When do you want to die? (It’s a question, not a threat).
The journal Nature recently published a study (1) suggesting that nobody should expect to live beyond 115 years of age, and that increases in human longevity beyond the age of 100 have not been observed since the mid-1990s.
So we humans might be able to max-out at 115, but perhaps as relevant a question is whether we actually want to. Of course, there will be tremendous variation in individual preferences on such a delicate and emotional matter, with factors including general health and well-being, financial independence and companionship all likely to feature strongly. But in the aggregate, do human preferences match biological possibilities? In an era of rising expectations, increases in average life expectancy and the social consequences associated with both, at what point does the mind say, ‘enough is enough’?
ICM Unlimited used our national representative omnibus service, ICMLitmus, to test the proposition among the British public. The first point to note is that, in the absence of severe illness or incapacity, the ideal lifespan is longer than the current average life expectancy, which was recently estimated to increase to 87.6 for women by 2030, and to 85.7 for men over the same period. (2) Guaranteed a healthy old age, the British public are more than happy to extend life well into the 90s, with mean preference among men 99.6 and among women 95.8. Overall, this implies a mean target age of 97.7 years.
Yet that also implies that few would like to extend mortality to the maximum possible check-out number. Only 18% wanted to reach that magic number or beyond, with one in twenty (5%) hoping for a beyond reasonable 120+ year lifespan.
Indeed a plurality (30%) are quite happy to call it quits around the projected life expectancy, between the ages of 85 and 94. One in five (20%) wants to reach the milestone of 100, but like a cricketer who reaches three figures, many of them soon want to reap the applause on their way back to the pavilion.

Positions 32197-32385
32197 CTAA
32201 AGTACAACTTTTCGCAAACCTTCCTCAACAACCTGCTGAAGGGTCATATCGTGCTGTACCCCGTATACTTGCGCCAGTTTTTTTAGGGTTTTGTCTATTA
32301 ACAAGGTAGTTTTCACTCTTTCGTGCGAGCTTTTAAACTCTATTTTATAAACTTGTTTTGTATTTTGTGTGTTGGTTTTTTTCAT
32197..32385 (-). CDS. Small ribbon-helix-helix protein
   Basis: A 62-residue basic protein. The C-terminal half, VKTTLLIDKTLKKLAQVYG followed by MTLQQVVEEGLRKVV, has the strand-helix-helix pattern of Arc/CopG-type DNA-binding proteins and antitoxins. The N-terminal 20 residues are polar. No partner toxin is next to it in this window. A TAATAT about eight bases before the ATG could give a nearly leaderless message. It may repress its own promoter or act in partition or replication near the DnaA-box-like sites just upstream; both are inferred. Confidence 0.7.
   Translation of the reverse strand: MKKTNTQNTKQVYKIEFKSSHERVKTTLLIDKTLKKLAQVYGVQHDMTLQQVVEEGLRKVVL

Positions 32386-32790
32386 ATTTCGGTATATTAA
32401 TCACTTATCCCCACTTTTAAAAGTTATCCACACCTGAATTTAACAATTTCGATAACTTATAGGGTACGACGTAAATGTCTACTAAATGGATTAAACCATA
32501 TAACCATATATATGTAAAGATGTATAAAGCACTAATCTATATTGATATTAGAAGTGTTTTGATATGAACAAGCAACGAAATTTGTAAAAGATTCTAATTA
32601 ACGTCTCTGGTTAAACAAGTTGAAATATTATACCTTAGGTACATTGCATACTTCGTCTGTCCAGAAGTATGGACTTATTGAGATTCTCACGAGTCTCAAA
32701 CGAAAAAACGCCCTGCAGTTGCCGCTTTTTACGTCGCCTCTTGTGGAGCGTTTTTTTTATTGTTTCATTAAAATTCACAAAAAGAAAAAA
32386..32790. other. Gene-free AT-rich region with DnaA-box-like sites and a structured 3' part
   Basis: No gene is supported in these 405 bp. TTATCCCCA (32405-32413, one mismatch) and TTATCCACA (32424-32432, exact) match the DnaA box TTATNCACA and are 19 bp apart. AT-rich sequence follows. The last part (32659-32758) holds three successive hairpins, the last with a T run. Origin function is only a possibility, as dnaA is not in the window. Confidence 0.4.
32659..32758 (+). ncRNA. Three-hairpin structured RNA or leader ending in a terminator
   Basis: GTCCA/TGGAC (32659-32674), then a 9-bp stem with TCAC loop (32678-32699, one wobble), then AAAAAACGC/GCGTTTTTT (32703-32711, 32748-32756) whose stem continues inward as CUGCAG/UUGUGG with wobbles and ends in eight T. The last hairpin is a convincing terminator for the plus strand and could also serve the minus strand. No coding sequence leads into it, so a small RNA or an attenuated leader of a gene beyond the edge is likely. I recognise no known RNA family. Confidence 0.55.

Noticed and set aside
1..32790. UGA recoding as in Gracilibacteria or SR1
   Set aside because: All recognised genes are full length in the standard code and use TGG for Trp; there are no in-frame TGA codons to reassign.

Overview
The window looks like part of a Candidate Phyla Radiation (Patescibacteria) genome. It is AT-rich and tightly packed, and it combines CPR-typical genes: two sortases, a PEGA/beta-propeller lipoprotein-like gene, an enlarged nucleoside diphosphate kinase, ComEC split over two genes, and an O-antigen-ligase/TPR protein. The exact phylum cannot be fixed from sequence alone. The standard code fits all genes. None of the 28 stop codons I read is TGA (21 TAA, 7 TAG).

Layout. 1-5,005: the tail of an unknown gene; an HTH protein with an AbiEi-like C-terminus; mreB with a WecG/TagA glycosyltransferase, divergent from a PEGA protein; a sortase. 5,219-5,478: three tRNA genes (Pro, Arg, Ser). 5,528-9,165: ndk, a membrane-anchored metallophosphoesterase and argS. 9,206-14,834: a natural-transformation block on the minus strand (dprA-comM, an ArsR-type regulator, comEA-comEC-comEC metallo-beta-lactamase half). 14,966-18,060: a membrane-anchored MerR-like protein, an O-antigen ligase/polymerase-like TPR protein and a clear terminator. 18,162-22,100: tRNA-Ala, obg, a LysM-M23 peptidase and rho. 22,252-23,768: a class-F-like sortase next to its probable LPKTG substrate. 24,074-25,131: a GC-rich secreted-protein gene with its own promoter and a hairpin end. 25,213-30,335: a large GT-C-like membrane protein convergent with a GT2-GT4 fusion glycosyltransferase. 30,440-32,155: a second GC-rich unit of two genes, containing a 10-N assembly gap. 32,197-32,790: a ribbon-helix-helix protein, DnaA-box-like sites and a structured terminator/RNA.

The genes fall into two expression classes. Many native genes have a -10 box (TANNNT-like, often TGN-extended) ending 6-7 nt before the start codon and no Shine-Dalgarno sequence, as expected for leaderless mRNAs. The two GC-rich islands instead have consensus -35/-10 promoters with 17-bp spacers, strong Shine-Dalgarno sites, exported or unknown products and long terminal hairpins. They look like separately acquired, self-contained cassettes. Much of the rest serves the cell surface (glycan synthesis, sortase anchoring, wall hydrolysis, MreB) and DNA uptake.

Might we expect older generations to want more, knowing that their own end game is just that bit closer than most? Yes actually, a bit: there is a slight correlation with between age and the hope for a longer life, with the mean increasing to 101.5 and 101.9 among the 65-74 and 75+ age groups respectively. At the opposite end of the scale, few are hoping to die before they get old, which members of The Who probably now probably concur with – members of the 18-24 age group would like to reach 95.3 before they shuffle off their mortal coil.
Wealth probably doesn’t come into this, with hoped-for age as high among the most affluent AB group as it is among the least wealthy DEs. If you live in the greenbelt of Wales and the South West you might hope for a full 6 years more than Scots, which could also be more about the weather. And while this has no legitimate basis, Remain voters in the recent referendum want an extra 6 months compared to Leavers. Maybe, just maybe, they hope it will be enough to see us back in the European Union fold.
ICM Unlimited interviewed 2,008 adults aged 18+ online on 12-13th October 2016, using ICMLitmus, the nationally representative twice a week omnibus service from ICM. Questions from £180. https://www.icmunlimited.com/litmus/
1. Xiao Dong, Brandon Milholland & Jan Vig. “Evidence for a limit to human lifespan”.